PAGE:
Monday, November 11, 2013

Reforming The Renewable Energy Law... Again

We still don't have a coalition contract for the next government, but today we learned more about the plan to reform the Renewable Energy Law. Merkel has realized that offshore wind energy is quite expensive after, well, Merkel massively increased (from under 9 €ct/kWh to around 15 €ct/kWh - depending on location - for 12 years plus 8 more at a lower level) the subsidies in the form of an allocation fee paid by consumers in 2009.  This new "reform" will not lead to any significant improvements to the consumers.

I have written about renewable energy and showed why it is so expensive for the consumers in Germany. The main reason is the extremely high subsidies for solar power in the last decade for which the consumer has to pay for through a allocation fee, while the producer gets a guaranteed feed-in tariff for a certain time, which depends on size and type of the renewable energy. For example, somebody who installed solar power on a building in 2004 got between 54 €ct/kWh and 57.4 €ct/kWh for 20 years. For onshore windpower the tariff is at a much more reasonable 8.93 €ct/kWh for the first 5 (though that is a theoretical number) to 14 years and 4.87 €ct/kWh therafter for a total of 20 years.

So what does the future production and feed-in tariff situation look like?

Solar energy will see almost no growth anymore after 2015, while offshore windparks are - according to r2b Energy Consulting - going to see massive increases from around 2500 GWh to 28500 GWh by 2017. Of course, the governments decision to increase the tariffs in 2009 is to blame for that; and it will lead to massive and unproportional fees paid to offshore wind power producers, which will reach the level of onshore installations by 2017, eventhough the production will not even reach half of the onshore systems.

The new "reform" will for the most part just scratch at the surface of the mistakes made in the past. The main problems are:

  • The whole system is a boom and bust machine. First politicians decide to that firms should receive very high tariffs for a certain type of energy. This leads to strong growth in that sector, through high investment.The politicians after a few years suddenly realize that this actually costs money for consumers, which leads to massive cuts. This cycle has happened in the solar power sector. Many of those companies are now insolvent. It is now happening again with offshore windpower.
  • The sudden cuts come too late, so the consumers actually don't save any money because of the long period (total of 20 years) of guaranteed fees for installed and planned installations.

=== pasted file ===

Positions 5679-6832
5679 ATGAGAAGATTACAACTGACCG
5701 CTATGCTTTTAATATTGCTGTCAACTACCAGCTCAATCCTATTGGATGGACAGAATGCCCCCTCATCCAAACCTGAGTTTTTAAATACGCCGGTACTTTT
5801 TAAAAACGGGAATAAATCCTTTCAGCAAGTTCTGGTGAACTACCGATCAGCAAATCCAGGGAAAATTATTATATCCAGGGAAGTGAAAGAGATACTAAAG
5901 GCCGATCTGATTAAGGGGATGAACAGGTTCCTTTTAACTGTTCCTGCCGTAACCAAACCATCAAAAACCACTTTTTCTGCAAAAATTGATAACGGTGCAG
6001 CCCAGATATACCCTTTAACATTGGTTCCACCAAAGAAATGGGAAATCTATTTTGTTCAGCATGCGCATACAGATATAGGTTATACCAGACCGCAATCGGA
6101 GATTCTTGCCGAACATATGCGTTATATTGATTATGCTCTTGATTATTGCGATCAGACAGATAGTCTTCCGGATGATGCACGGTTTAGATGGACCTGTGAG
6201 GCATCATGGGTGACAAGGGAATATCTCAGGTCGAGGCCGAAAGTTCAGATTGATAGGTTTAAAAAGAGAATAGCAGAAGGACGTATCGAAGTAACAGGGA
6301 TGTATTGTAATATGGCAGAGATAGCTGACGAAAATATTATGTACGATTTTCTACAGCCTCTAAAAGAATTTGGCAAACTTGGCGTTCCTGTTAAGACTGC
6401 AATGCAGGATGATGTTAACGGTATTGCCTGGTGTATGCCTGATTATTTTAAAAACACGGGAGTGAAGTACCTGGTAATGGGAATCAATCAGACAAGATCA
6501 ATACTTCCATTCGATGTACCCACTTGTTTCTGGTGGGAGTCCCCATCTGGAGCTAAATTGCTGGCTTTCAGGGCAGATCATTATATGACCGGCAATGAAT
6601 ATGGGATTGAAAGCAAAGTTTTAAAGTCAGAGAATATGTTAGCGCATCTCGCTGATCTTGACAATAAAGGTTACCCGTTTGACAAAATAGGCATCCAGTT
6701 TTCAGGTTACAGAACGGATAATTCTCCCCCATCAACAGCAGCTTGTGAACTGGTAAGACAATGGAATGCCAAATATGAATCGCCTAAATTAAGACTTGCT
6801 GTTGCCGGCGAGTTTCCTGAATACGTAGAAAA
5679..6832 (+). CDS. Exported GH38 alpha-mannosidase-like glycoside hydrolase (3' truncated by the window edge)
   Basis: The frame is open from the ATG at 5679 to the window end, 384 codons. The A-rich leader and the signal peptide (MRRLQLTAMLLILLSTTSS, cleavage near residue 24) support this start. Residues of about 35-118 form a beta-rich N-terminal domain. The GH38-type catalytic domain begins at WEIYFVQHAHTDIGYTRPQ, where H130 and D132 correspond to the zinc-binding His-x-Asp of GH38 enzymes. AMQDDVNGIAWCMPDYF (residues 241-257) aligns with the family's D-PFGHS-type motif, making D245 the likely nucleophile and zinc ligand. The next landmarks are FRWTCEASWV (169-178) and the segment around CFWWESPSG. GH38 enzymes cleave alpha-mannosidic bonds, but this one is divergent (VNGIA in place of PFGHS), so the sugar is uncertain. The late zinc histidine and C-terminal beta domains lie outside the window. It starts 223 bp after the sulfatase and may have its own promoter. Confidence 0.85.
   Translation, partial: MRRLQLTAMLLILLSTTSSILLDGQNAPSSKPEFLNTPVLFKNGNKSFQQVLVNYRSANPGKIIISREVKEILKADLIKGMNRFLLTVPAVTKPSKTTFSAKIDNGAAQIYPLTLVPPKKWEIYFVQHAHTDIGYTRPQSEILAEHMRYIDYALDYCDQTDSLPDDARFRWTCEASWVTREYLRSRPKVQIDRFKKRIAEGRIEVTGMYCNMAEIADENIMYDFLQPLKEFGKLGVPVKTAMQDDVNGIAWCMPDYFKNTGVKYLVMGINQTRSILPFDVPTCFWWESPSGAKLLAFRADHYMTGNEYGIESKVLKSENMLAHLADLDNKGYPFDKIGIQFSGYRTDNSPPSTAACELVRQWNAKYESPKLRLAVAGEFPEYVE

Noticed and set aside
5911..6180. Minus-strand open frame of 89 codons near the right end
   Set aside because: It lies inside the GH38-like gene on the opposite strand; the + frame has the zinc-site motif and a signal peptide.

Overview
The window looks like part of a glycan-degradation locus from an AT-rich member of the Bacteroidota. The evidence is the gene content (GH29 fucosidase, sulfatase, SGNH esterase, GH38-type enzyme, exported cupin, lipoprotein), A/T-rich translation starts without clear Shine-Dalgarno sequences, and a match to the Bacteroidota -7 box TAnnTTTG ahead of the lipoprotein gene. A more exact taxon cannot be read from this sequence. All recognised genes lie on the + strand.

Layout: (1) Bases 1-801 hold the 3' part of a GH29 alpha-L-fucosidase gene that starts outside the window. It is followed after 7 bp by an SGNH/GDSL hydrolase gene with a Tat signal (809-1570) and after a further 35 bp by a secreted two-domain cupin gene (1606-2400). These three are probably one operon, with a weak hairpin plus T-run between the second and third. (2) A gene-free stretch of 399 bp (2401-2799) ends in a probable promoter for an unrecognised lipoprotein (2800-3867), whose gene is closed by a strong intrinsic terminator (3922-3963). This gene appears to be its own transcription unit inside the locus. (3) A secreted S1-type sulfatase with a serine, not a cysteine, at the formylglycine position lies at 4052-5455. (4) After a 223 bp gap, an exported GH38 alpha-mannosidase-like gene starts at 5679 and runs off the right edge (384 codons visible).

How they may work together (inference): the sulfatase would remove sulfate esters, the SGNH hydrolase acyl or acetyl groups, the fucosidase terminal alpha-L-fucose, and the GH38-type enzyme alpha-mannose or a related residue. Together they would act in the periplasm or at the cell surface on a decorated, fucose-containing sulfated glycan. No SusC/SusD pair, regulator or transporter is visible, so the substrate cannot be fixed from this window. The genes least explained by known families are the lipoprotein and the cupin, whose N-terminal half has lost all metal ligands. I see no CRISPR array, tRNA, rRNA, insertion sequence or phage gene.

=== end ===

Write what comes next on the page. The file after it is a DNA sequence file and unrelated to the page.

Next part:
• The system burdens the poor, who pay a much higher percentage of their income for energy, while the wealthy, who have solar power installations on their buildings profit. It is a redistribution from the weakest to the strongest.
  • Many companies even those that are competing with foriegn companies (e.g golf courses) do not have to pay the allocation fee.
The "reform" does not solve any of the issues. It will reduce the number of firms excempted a bit, but for the most part it is just another boom-bust iteration, with a focus on slashing subsidies for offshore windpower this time. The guaranteed period which is actually the most pressing issue since consumers have to pay for incompetent political decisions for 20 years, will not be touched. A huge chunk of the "reform" will be comprised of rebranding. It is planned that the producers have to sell their power themselves for the same tariff in the end, which is just laughable since that will do nothing more than create another middleman and will therefore be less efficient and potentially more expensive.

Theoretically, the energy transition is a good idea, but the way it is done at the moment is absolutely unfair, eypensive, almost completely unplanned and leads to unintended consequences everywhere. It seems unlikely that the social democrats who came up with this idea actually wanted to create a redistribution scheme from the poor to the rich, but the complete lack of any skills within German governments has created massive chaos with sectors growing exponentially for a few years before completely collapsing within a even shorter time afterwards. And the consumers have to pay for this incompetence for two decades. Additionally, there is almost no reduction in carbondioxide from electricity production, since Fukushima brought the sudden realization that nuclear energy might actually have a few risks, so today renewables are supposed to substitute nuclear power, which has actually lead to an increase in electricity produced with lignite and coal in the last three years, while new natural gas power stations are being taken off the grid or never start to produce any energy. None of those issues are being tackled.

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